You’re missing my main point though. If you’re choosing the least likely scenario as what you’re banking on, it’s irrational. Besides “Look at 1965″, which wouldn’t hold up in a kindergarten class much less an intelligent message board, please give me a REAL reason, with facts, proof, numbers, something besides “NU UH YOURE WRONG”, that this team will be 10 games out in July 2013.

              You won’t, and you can’t, and you’ll continue to avoid the point, as you always do. Good Lord. Obtuse remains obtuse.

              • Jim Is Bored says:

                My main point is, if you’re worried about this team being 10 games out of first, then you logically HAVE to be equally worried about almost every team in baseball history.

                If that’s the path someone wants to choose, it’s irrational.

              • TomH says:

                First of all,nitwit, I said I didn’t believe the Yankees would be 10 out by July. I tried to correct your panicky homer’s naive notion of what constitutes rationality.

                Second, the entire baseball world knows that old is what the Yankees now are. Old, old, old: get it into your head: they are really old.

                I didn’t say they were old in 1965 terms–although you’re whistling past the graveyard if you think the difference is so significant–I said it was rational to argue that they were old, and that being old they were prone to the processes we associate with age.

                The spleen with which you coat your poor reading skills is a sign my rational argument made you nervous (truth comes in blows). You started shouting. Don’t be so emotional. It’s unmanly.

            • Ted Nelson says:

              LOL. It is rational to forget every stat except birthdays!!! I couldn’t make this stuff up. Something happens once, so it is rational to treat it as the most likely outcome going forward. How old was the 2012 team? How many games did they win? Check out the 5 oldest and 5 youngest teams in MLB this season to disprove your own nonsense.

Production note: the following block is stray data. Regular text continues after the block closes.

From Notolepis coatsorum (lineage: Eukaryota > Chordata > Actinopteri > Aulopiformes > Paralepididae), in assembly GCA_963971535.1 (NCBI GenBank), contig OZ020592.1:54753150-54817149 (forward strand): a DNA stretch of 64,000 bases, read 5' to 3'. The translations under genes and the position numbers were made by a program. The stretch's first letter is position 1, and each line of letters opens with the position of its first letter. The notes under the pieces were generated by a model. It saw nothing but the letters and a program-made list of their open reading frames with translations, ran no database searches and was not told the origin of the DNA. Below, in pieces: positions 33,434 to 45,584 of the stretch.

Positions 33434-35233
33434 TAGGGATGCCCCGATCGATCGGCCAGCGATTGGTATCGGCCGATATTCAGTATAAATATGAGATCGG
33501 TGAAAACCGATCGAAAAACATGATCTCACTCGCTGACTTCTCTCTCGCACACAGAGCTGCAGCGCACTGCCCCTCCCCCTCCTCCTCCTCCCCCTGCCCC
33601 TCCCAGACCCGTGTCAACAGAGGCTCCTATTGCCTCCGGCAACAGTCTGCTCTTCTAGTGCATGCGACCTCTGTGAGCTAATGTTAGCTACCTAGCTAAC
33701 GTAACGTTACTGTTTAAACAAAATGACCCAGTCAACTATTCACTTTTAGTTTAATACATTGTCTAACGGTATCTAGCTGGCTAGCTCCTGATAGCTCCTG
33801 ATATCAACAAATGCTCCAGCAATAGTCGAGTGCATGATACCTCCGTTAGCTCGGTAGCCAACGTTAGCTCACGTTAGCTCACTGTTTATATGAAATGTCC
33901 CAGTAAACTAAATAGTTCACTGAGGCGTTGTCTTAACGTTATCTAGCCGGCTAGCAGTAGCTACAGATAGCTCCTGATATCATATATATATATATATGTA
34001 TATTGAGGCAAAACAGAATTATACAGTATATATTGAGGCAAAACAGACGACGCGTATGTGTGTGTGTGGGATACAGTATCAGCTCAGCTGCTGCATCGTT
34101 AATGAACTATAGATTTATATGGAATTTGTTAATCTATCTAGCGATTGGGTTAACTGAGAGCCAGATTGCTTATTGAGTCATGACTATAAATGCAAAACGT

• Robinson Tilapia says:

          Come on. Raul Ibanez was a couple of years older than Methusulah, and now he’s a True Yankee.

        • Jim Is Bored says:

          It’s irrational to worry about 10 games behind because you’re literally planning on a worst case scenario. Please find me a projection with a >2% chance of the Yankees being 43-57.

          If you’re being worried over a 2% chance in baseball, then you’re going to be worried all the time, about every team and every situation, every year.

          • Robinson Tilapia says:

            dalelama’s projection?

          • Ted Nelson says:

            TomH and rational don’t belong in the same sentence without an “is not” separating them. That’s not even meant as an insult. His comments indicate that he whole-heatedly dismisses rationalism. He has basically told me before that statistics as a science is useless.

            • Jim Is Bored says:

              Well considering he literally just cherry picked one example from baseball’s entire history to try and show that believing that scenario will happen this year, without comparing anything besides ages and wins, I’m definitely leaning towards your point of view.

              • Ted Nelson says:

                Oh, man… I am not making it up at all. He rsays things like no stat means anything all the time. Try following his posts. It is hilarious. Him and Manny’s Bandwagon start going off on tangents together about the most asinine stuff.

    • Mark in VT says:

      Agreed.

    • Ted Nelson says:

      “This reminds me a lot of the Cliff Lee/Freddy Garcia/Bartolo Colon off-season. Everyone was panicking and it turned out just fine. We may have gotten worse, but I think it is a lot less than people make it out to be. The team is still deep and filled with productive players.”

      Amen.

    • Barry's Gift Basket says:

      Agreed about this team being absulutely competent.

      But i wouldn’t expect anything out of Rodriguez.

      • Ted Nelson says:

        Why not?

        • The Big City of Dreams says:

          If someone wanted to bet against A-rod the obvious reasons are bad hips, the steroid issue hanging around him, declining skills, etc.

        • Barry's Gift Basket says:

          Definetly damaged hip (this is not a fluke injury), Age, has been declining for years.